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    An AWESOME post! My head is just churning with ideas as this-and-that information falls out of one pattern and clicks into another. Thanks so much, Doberlov
     
  13. Amanda885

    Amanda885 New Member

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    very interesting article and topic! good find! thanks for sharing!
     
  14. Doberluv

    Doberluv Active Member

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    Mpp...did you read that whole article from Darrin Naish? I think he brings in some fantastically interesting points. He refers a lot to Janice Koler-Matznick's research. I haven't dug into her work yet, but am going to. There must be some good info there, it sounds like. I think this research is important because dogs need to be seen as the unique animals they are and not constantly viewed as watered down wolves. They share some similarities, but imo....they are more different than similar. There probably was more than one domestication event, sending different branches down different paths.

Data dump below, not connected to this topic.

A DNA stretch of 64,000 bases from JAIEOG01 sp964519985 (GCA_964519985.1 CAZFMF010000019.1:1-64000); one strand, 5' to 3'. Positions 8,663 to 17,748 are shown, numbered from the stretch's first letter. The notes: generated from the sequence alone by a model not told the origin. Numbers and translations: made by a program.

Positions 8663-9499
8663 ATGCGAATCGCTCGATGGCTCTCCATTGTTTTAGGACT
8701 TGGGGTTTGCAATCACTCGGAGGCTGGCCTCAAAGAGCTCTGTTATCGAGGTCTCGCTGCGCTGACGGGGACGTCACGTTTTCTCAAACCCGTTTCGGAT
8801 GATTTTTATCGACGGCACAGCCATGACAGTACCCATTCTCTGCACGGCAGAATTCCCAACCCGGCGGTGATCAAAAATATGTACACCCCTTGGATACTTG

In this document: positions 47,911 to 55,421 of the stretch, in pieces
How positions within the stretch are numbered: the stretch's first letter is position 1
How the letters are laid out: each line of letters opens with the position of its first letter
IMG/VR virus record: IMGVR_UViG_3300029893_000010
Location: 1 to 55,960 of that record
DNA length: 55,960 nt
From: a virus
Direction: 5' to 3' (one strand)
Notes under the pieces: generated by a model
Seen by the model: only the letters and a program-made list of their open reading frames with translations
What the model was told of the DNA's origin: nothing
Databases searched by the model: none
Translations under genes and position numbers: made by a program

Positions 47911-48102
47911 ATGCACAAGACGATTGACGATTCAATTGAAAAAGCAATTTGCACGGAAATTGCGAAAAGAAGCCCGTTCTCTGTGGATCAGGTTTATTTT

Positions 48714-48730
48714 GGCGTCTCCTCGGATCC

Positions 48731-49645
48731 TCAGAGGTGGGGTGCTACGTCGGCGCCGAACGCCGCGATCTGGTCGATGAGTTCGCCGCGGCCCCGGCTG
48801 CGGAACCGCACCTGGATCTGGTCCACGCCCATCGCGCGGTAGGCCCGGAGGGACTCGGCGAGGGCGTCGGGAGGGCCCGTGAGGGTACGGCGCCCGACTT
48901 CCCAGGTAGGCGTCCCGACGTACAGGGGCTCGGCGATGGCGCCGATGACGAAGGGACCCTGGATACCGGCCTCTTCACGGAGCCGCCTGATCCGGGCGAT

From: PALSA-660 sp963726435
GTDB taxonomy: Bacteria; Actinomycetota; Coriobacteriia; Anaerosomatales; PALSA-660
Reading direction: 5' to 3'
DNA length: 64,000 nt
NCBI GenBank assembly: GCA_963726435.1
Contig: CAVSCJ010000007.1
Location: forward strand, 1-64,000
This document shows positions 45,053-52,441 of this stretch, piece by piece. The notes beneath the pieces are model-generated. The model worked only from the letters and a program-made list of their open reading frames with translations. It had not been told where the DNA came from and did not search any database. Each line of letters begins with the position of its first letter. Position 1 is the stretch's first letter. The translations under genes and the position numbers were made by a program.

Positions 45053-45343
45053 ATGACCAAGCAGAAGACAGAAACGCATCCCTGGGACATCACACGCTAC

It is interesting how we see some theories and think we have it all figured out. LOL. Then along comes another brilliant theory...new studies etc.
     
    Last edited: Feb 25, 2010
  15. Doberluv

    Doberluv Active Member

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    Here's another interesting article...more to boggle the mind:

    Small Dogs Evolved in Middle East - ScienceNOW

     
  16. MPP

    MPP petperson